Tuesday, 12 February 2013

Eels - Wonderful, Glorious


Eels are one of America's many indie rock bands with more than vocal harmonies and love songs. Instead of surf or garage rock at the heart of their output, Eels like to do things a little differently. If I was to classify Eels among other artists, I would put them somewhere between Beck and The Flaming Lips. They're not exactly psych, but they're not anti-folk either. Eels are among an elite group of American artists that are serious, bold and ever so easy to disregard as boring. The National, Interpol, The Dave Matthew's Band... Eels. When I was at Latitude Festival in 2011, I decided to give Eels a miss in favour of seeing Suede, I'm sure Eels would have been more exciting, though I'm not sure, especially considering their previous albums have been dire. The five piece are back for the first time in three years with their 10th studio album, and it’s growing old already.

It's not that I have a problem with Eels, or to single him out Mark Oliver Everett, better known as E. The album does actually start off well with "Bombs Away". E's fuzzy vocal grows on the listener, as does the thumping percussion and fuzzed up guitars. These tracks start off reasonably okay, but end on high points. Wonderful, Glorious has to be the first Eels album that keeps the listener entertained throughout. "Kinda Fuzzy" reads my mind, fuzz. Keyboard riffs enter, as do the layered E vocals. Like before, this track ends with noise, so much noise. I like this easy, slow start and manic ending to tracks. I'm not convinced by the lighter, Elvis Costello type tracks on Wonderful, Glorious, "Accident Prone", "On the Ropes" and "True Original". They're not as thought provoking or enticing as the louder Eels tracks. If I'm going to be put through 50 minutes of Eels, I want some noise for goodness sake. "Peach Blossom" does just that. Loud drums with reverb, a guitar that actually could find itself on a Flaming Lips record and a spacious vocal that E delivers like the strong vocalist he is. 

The first half of "The Turnaround" is just like "Accident Prone". For some reason, I'm hearing Robbie William on these slow, soft rock type tracks. Even when the final third kicks in with the hook, I'm still hearing Robbie Williams, it's peculiar, but I guess Eels aren’t the left-field of artists and 90s Robbie Williams isn't the poppiest either. Please don't take offence by that... I'm content with hearing tracks like "Stick Together" all day every day. The drumming makes the listener get up and start dancing, as do the light reverberated guitars on the left side of the recording. E sings with passion and delivers his best vocal on the album. He sounds comforting, without shouting with lo-fi like fuzz and extra layers. This is the strong point to Wonderful, Glorious. Eels know how to write a decent song and they deliver on many occasions, this is one of them.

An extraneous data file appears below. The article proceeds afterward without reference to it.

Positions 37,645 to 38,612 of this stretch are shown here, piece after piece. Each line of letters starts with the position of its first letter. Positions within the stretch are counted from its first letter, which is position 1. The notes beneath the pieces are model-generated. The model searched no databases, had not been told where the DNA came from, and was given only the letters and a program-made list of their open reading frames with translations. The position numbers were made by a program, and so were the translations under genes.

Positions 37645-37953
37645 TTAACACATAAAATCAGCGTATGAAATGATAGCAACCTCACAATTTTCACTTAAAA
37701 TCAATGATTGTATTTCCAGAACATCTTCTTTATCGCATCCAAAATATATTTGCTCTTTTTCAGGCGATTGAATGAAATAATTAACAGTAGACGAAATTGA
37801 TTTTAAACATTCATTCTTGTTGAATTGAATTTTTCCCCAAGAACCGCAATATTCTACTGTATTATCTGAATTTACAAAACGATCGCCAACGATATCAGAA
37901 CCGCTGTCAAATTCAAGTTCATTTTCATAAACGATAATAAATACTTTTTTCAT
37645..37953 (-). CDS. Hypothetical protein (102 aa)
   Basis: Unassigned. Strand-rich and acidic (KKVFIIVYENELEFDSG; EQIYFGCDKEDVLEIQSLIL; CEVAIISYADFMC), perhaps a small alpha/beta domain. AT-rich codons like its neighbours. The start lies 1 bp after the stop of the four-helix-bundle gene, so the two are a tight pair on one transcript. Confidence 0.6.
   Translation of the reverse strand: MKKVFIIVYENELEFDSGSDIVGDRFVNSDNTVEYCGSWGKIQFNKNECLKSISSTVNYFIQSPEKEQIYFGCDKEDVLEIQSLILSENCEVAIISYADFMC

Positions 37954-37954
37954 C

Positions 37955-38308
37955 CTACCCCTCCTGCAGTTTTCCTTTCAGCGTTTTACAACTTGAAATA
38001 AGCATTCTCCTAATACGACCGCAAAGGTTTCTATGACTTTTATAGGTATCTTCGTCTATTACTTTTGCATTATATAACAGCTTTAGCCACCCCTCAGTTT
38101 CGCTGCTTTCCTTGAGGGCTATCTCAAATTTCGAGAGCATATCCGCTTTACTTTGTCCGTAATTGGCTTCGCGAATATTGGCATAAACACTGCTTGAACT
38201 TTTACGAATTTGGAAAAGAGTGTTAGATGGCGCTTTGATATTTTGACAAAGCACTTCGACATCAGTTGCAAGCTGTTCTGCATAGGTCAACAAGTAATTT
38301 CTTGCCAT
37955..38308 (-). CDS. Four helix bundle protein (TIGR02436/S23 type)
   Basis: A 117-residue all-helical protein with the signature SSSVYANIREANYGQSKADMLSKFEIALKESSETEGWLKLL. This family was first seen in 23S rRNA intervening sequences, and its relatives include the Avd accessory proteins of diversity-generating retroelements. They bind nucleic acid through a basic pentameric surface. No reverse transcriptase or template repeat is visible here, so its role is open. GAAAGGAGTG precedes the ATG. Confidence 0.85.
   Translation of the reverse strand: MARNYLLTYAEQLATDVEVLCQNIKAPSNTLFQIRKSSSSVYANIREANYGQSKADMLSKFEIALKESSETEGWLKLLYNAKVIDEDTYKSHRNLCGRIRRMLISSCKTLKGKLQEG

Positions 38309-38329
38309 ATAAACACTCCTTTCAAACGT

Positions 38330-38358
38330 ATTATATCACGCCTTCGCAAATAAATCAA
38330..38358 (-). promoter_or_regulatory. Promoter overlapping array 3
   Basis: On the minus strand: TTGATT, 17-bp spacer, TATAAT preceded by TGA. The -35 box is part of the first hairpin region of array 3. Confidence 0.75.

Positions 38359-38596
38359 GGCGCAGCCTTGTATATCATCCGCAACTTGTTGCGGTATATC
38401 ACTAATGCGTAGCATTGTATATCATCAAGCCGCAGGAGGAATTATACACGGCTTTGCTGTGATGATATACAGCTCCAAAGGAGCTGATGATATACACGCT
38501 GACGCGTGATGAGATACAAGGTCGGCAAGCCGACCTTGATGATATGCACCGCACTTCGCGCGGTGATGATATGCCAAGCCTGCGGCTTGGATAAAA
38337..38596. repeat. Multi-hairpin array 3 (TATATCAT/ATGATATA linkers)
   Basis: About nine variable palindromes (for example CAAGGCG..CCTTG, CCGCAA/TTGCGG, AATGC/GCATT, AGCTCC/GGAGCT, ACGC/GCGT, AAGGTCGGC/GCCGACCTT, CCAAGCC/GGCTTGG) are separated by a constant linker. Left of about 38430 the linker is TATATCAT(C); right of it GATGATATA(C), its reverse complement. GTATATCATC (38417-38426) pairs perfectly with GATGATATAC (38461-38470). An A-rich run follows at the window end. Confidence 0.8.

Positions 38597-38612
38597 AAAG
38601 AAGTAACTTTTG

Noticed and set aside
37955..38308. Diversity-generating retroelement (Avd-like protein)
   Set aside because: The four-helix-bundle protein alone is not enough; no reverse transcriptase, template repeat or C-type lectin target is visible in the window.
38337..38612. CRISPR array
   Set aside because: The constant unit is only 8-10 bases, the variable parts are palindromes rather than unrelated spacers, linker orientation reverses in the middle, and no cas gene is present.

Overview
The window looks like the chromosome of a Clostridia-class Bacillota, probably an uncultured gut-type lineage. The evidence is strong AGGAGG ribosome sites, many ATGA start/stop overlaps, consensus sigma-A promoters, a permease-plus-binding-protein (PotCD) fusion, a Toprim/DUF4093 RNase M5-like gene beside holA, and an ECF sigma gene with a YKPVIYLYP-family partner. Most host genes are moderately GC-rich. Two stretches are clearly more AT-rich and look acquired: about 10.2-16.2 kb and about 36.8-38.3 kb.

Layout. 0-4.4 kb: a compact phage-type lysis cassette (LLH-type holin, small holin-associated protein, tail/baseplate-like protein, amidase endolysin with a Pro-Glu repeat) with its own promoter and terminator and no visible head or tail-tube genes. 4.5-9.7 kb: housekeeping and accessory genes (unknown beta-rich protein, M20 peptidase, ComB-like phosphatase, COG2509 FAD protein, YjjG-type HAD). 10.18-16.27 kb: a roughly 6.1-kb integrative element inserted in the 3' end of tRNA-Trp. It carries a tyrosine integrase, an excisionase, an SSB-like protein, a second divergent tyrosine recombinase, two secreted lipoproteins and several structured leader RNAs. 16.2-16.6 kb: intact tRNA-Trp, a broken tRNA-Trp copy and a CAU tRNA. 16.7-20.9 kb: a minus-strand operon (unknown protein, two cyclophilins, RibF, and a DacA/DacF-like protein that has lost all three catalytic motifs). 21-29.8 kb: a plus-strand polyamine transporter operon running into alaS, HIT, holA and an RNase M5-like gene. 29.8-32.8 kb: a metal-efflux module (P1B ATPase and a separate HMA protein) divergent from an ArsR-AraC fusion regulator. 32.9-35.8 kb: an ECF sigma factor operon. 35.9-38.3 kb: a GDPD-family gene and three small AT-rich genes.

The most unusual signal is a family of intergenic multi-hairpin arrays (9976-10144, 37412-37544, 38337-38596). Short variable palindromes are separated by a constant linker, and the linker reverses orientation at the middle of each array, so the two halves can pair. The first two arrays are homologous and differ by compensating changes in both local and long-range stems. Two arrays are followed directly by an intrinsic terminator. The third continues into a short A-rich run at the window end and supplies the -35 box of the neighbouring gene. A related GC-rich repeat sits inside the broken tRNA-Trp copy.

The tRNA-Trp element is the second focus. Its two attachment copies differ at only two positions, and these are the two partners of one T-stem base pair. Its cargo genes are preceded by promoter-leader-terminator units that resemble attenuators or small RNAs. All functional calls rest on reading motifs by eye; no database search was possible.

Wonderful, Glorious is different to the concept trilogy, you have to go back eight years to Blinking Lights and Other Revelations to even relate to Wonderful, Glorious; and even then you find a double album by an indie rock band. A further two years will take you back to one of the worst Eels albums, Shootenanny! and another two years for the filler Souljacker. Basically, Eels have a bad catalogue of average albums and concepts. They used to be great, back in 1996 and 1998 with their first two solid albums Beautiful Freak and Electro-Shock Blues. It's always hard for artists to go back to the drawing board and create something better than they've already created. Think of how Noel Gallagher felt in 2000, he still hasn't gotten over how Oasis failed to reproduce a Definitely Maybe or (What's The Story) Morning Glory? And (god help me) I'm using Oasis as a comparison to Eels here. Wonderful, Glorious is the Beady Eye of Eels' catalogue. E never sounds believable or relatable. Only on "I Am Building a Shrine" does he put across a vocal that suits his lyricism. And his lyricism has drastically dropped on this album. There are no clear quotes to be taken from E's lyrics on Wonderful, Glorious, apart from the few moments of beauty on the back tracks. E sings: "All the love you bring me, all the tender words you sing me. And all the suns within your smile," he sings it well, but he still sounds cheerful. If we go back to Frightened Rabbit's fourth album Pedestrian Verse, there was a striking and memorable lyric right from the off, and that's what separates a good singer-songwriter album from a dud. 

Eels have all the instrumentals wound up, spick and span. I can't plug holes in their fantastic production and excellent guitar effects. They know how to record tracks and they do it well in E's home studio with E producing the album. Wonderful, Glorious is the outcome of an Eels jamming session and a post-jam lyric addition. This works on certain occasions, but you can really hear that some of these lyrics are not intended for the cheery instrumentation. Even on the self-titled closer E sounds a little too excited and happy for his notebook of personal lyrics. 

I'm just not feeling Wonderful, Glorious. I don't think I've 'felt' an Eels album since 1998, and that's quite a long time ago, same with Oasis... (If we're still doing that comparison thing.) Honestly, my favourite Eels recording has to be their cover of Daniel Johnston's "Living Life". It's a track written with emotion, power and with a whole lot of guts. DJ delivers it like a true honest musician, and E covers it with the same conviction and energy as DJ's original. I'm telling you this because Wonderful, Glorious is an empty album without deep tracks and ear catching lyricism. The instrumentals are spot on and that’s where the majority of my praise is directed, the way everything comes together is somewhat off-putting and typical of the post-1998 Eels. 
~Eddie

4.9

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